“The next morning, when they went out to cut him down, they found that he was gone. It was then that they noticed that the bodies of his wife and children were also missing. To this day, their bodies have never been found and on certain nights, when the moon is full, they say he goes out there stalking in the woods, searching for people so he can decapitate them with an axe or hang them from a tree.”
“At this point, you’re probably wondering why I never told you the man’s name. Well, I’m not going to and there’s a reason for that. A very good reason. You see, it is said that if you speak his name in the forest, louder than a whisper, he will hear you… because he can be anywhere at any time… and if he hears his name being called, he will come for you… and if he comes for you, he will kill you…”
“If you remember nothing else, remember most of all
Never say his name out loud, for if he hears your call,
One by one, he’ll come for you and one by one, you’ll fall,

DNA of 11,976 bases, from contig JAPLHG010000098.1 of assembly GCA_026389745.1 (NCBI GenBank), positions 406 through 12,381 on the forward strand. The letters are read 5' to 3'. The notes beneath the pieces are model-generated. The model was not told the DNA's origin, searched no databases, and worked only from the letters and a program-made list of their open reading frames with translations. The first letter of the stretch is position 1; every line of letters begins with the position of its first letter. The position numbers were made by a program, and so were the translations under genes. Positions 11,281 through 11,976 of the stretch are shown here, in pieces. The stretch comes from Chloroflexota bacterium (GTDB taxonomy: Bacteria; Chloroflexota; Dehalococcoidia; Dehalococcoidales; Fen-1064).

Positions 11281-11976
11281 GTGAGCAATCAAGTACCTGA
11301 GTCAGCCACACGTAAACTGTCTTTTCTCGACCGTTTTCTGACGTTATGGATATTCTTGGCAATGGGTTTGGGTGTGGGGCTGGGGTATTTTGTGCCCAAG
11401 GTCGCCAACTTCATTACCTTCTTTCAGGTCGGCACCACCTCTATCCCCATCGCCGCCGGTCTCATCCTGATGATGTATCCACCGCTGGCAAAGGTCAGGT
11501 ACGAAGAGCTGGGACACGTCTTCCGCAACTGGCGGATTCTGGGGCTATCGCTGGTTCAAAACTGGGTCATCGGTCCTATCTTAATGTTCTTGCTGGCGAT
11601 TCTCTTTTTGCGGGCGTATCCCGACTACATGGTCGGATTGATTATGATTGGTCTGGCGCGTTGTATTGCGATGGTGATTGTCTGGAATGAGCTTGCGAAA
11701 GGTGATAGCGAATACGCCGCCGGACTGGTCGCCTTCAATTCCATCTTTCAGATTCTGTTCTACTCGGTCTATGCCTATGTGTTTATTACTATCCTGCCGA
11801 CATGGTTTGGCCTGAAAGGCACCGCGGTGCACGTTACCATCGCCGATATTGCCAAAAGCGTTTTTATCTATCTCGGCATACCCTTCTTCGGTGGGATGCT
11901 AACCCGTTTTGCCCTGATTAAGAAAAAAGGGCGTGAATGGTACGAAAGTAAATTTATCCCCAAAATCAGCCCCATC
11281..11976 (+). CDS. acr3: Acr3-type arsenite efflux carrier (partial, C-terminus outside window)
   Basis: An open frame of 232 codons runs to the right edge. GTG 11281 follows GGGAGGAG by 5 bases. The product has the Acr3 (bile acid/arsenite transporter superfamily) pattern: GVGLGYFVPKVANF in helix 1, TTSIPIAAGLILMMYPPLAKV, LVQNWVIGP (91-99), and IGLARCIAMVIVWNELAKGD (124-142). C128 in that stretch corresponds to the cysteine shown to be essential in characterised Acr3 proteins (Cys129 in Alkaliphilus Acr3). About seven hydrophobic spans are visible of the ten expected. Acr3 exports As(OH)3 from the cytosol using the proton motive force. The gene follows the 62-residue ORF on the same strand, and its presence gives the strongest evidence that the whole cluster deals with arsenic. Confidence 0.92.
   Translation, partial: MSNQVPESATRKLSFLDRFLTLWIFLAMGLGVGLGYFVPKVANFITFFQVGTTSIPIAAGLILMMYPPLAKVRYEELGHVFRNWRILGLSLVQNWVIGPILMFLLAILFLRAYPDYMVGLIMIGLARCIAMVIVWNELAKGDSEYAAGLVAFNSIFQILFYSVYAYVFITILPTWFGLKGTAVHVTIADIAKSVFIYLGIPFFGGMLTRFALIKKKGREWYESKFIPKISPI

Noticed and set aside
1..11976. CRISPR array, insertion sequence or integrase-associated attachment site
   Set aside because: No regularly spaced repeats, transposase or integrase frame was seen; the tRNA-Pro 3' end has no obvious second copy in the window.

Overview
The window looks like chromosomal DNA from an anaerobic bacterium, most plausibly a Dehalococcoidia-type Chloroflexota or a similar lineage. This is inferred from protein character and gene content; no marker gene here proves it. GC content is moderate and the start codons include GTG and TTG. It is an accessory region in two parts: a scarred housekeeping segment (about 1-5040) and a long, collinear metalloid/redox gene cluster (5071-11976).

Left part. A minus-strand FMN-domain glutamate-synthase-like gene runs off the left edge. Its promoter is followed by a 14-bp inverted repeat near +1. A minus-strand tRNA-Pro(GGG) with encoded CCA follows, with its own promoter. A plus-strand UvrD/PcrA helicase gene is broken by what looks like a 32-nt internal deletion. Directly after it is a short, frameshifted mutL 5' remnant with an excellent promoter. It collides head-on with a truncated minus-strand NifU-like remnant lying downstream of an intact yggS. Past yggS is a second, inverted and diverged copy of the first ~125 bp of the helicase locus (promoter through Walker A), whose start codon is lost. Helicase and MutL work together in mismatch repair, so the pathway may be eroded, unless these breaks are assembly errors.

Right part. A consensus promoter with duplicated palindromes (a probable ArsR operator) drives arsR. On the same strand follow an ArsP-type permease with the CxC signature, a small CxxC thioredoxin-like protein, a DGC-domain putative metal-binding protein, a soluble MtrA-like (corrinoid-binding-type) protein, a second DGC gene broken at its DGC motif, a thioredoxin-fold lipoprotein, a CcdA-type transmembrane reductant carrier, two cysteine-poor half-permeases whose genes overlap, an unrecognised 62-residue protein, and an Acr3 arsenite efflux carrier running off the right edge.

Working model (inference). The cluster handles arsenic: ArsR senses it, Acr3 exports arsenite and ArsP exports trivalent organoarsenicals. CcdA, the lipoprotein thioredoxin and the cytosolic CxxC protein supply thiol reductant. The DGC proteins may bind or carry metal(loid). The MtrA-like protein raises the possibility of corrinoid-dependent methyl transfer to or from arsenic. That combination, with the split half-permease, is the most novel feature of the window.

Before the night is over, he’ll come to take you all…”
As soon as he finished his story and took his seat, every last one of the kids gathered around the campfire began begging and pleading with him to tell them the man’s name.
“Why can’t you just tell us?” asked one little girl.
“I simply can’t,” he replied. “It’s too dangerous.”
“Aw come on!” cried one young boy. “That’s so unfair. You can’t just leave us hanging like that!”
Eventually, the old man gave in. “All right then, I’ll whisper it to you,” he said.
He cupped his hands around his mouth and all of the kids leaned forward as he whispered, straining their ears to hear the name.
“What did he say?” asked one of the younger children. “I couldn’t hear! Monkey Man?”
“It sounded like Mighty Mouse or something like that,” said another.
“His name is Marz!” shouted one of the older girls. “Madman Marz!”
Everyone turned and stared at her in shock.
“Woohoo!” shouted the girl. “Madman Marz! We’re over here! Come and get us, you crazy old coot!”
“Now look what you’ve done!” cried the old man, jumping up from his seat. He ran over to the girl, his fists clenched tightly in anger. “Don’t you realize you’re messing with things that you don’t understand? The man… whose name I dare not speak aloud… will think you are making fun of him.”
The teenage girl just laughed in the old man’s face. “Get a grip, Grandpa,” she said. “It’s just a dumb story you tell the kids to scare them into behaving themselves at bedtime.”
Old Man Varney turned around and stared into the trees. His hands were trembling.
“She didn’t mean it!” he cried. “She’s just young and stupid! She didn’t know what she was doing!”